5. Feature lookup: assigns an arbitrary numerical index value to each unique feature, resulting in a vector of integers. This feature index is stored for later use during prediction.
  6. Output: a numerical feature vector in the form of Spark MLlib’s Vector data type (org.apache.spark.mllib.linalg.Vector).
Feature extraction
Figure 5. Credit: Michelle Casbon


During the training phase, a classification is appended to the feature vector. In Spark, this is represented by the LabeledPoint data type. In a binary classifier, the classification is either true or false (1.0 or 0.0).

  1. Input: numerical feature Vectors.
  2. A LabeledPoint is created, consisting of the feature vector and its classification. This classification was generated by a human earlier in the project lifecycle.
  3. The set of LabeledPoints representing the full set of training data is sent to the LogisticRegressionWithLBFGS function in MLlib, which fits a model based on the given feature vectors and associated classifications.
  4. Output: a LogisticRegressionModel.
training phase
Figure 6. Credit: Michelle Casbon


At prediction time, the models generated during training are used to provide a classification for the new piece of text. A confidence interval of 0-1 indicates the strength of the model’s confidence in the prediction. The higher the confidence, the more certain the model is. The following components encompass the prediction process:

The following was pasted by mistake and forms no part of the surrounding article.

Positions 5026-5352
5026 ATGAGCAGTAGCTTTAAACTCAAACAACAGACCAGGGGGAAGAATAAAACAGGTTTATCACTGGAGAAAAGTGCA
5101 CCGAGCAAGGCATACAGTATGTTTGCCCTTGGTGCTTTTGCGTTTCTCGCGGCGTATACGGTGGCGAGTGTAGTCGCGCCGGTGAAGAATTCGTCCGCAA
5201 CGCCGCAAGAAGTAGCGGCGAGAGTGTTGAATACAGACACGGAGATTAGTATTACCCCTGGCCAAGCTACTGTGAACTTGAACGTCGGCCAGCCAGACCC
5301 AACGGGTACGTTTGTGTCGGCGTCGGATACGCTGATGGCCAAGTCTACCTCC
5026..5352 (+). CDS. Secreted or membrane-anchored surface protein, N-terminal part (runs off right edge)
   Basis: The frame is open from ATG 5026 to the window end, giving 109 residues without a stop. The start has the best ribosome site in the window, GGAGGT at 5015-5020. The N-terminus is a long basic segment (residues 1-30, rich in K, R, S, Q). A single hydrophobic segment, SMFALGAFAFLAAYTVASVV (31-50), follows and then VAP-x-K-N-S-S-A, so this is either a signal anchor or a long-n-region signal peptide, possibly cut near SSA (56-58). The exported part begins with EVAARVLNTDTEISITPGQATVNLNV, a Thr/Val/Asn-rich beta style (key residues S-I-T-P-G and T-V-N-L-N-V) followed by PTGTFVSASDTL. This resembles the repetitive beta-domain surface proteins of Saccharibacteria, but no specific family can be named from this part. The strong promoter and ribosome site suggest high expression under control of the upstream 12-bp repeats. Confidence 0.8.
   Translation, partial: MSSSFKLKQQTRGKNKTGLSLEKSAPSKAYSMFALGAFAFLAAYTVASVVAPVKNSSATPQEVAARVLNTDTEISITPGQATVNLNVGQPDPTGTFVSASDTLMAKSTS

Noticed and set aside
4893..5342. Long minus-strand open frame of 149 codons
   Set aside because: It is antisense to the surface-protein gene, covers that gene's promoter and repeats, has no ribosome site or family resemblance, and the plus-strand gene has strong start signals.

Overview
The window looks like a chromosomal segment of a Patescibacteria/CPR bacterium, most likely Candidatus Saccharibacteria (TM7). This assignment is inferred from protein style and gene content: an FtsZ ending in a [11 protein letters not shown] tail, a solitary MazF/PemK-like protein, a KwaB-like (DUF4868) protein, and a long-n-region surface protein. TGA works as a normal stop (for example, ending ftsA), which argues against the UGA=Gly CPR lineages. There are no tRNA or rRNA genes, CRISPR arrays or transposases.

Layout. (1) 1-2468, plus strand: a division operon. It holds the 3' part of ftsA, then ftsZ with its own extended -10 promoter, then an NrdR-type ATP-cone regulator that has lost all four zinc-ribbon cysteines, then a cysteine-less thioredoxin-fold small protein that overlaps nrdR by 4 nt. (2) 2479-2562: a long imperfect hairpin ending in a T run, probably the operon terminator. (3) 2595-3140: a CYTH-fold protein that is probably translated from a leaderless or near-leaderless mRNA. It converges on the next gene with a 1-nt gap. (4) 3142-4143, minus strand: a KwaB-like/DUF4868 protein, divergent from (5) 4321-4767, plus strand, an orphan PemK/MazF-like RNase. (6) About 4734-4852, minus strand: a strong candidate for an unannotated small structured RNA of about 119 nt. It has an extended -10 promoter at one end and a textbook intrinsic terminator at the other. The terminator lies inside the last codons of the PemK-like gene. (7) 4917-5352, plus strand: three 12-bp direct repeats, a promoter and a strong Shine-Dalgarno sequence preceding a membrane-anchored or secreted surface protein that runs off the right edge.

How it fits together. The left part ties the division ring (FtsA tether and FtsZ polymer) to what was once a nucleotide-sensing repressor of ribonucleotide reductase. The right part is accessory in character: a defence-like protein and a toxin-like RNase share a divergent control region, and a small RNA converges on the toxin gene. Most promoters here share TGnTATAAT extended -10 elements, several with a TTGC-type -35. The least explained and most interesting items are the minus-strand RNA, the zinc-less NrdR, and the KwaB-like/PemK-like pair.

1. Input: unseen document in the same domain as the data used for training.
  2. The same featurization pipeline is applied to the unseen text. The feature index generated during training is used here as a lookup. This results in a feature vector in the same feature space as the data used for training.
  3. The trained model is retrieved.
  4. The feature Vector is sent to the model, and a classification is returned as a prediction.
  5. The classification is interpreted in the context of the specific model used, which is then returned to the user.
  6. Output: a predicted classification for the unseen data and a corresponding confidence interval.
the prediction process
Figure 7. Credit: Michelle Casbon

Prediction data types

In typical Spark ML applications, predictions are mainly generated using RDDs and DataFrames: the application loads document data into one column and MLlib places the results of its prediction in another. Like all Spark applications, these prediction jobs may be distributed across a cluster of servers to efficiently process petabytes of data. However, our most demanding use case is exactly the opposite of big data: often, we must analyze a single, short piece of text and return results as quickly as possible, ideally within a millisecond.

Unsurprisingly, DataFrames are not optimized for this use case, and our initial DataFrame-based prototypes fell short of this requirement.

Fortunately for us, MLlib is implemented using an efficient linear algebra library, and all of the algorithms we planned to use included internal methods that generated predictions using single Vector objects without any added overhead. These methods looked perfect for our use case, so we designed IdiML to be extremely efficient at converting single documents to single Vectors so that we could use Spark MLlib’s internal Vector-based prediction methods.

speed improvements
Figure 8. Measurements performed on a mid-2014 15-inch MacBook Pro Retina. The large disparity in single-document performance is due to the inability of the test to take advantage of the multiple cores. Credit: Michelle Casbon.